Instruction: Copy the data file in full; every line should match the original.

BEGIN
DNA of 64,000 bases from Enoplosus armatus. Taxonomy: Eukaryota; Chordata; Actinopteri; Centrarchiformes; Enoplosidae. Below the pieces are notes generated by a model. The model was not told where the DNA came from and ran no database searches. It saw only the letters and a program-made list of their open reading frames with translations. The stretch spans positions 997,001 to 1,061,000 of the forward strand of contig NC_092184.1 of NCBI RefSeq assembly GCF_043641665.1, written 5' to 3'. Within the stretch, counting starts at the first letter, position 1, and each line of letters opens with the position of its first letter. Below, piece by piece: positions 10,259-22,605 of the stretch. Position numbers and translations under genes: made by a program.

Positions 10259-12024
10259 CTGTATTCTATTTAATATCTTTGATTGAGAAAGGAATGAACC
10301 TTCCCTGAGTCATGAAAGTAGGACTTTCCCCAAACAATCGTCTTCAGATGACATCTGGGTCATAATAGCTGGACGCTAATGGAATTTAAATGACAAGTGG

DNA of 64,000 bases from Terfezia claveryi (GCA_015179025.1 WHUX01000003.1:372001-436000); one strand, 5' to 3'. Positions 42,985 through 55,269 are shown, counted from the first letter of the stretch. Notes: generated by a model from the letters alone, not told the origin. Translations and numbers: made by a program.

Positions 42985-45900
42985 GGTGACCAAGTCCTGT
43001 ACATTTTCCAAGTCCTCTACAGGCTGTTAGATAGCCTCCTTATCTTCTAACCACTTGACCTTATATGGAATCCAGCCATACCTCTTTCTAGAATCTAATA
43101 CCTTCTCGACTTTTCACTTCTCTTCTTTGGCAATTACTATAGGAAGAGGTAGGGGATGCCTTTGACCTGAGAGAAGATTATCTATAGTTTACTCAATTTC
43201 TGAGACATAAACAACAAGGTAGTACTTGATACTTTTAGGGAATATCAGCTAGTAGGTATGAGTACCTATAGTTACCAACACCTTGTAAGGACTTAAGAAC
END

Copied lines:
DNA of 64,000 bases from Enoplosus armatus. Taxonomy: Eukaryota; Chordata; Actinopteri; Centrarchiformes; Enoplosidae. Below the pieces are notes generated by a model. The model was not told where the DNA came from and ran no database searches. It saw only the letters and a program-made list of their open reading frames with translations. The stretch spans positions 997,001 to 1,061,000 of the forward strand of contig NC_092184.1 of NCBI RefSeq assembly GCF_043641665.1, written 5' to 3'. Within the stretch, counting starts at the first letter, position 1, and each line of letters opens with the position of its first letter. Below, piece by piece: positions 10,259-22,605 of the stretch. Position numbers and translations under genes: made by a program.

Positions 10259-12024
10259 CTGTATTCTATTTAATATCTTTGATTGAGAAAGGAATGAACC
10301 TTCCCTGAGTCATGAAAGTAGGACTTTCCCCAAACAATCGTCTTCAGATGACATCTGGGTCATAATAGCTGGACGCTAATGGAATTTAAATGACAAGTGG

DNA of 64,000 bases from Terfezia claveryi (GCA_015179025.1 WHUX01000003.1:372001-436000); one strand, 5' to 3'. Positions 42,985 through 55,269 are shown, counted from the first letter of the stretch. Notes: generated by a model from the letters alone, not told the origin. Translations and numbers: made by a program.

Positions 42985-45900
42985 GGTGACCAAGTCCTGT
43001 ACATTTTCCAAGTCCTCTACAGGCTGTTAGATAGCCTCCTTATCTTCTAACCACTTGACCTTATATGGAATCCAGCCATACCTCTTTCTAGAATCTAATA
43101 CCTTCTCGACTTTTCACTTCTCTTCTTTGGCAATTACTATAGGAAGAGGTAGGGGATGCCTTTGACCTGAGAGAAGATTATCTATAGTTTACTCAATTTC
43201 TGAGACATAAACAACAAGGTAGTACTTGATACTTTTAGGGAATATCAGCTAGTAGGTATGAGTACCTATAGTTACCAACACCTTGTAAGGACTTAAGAAC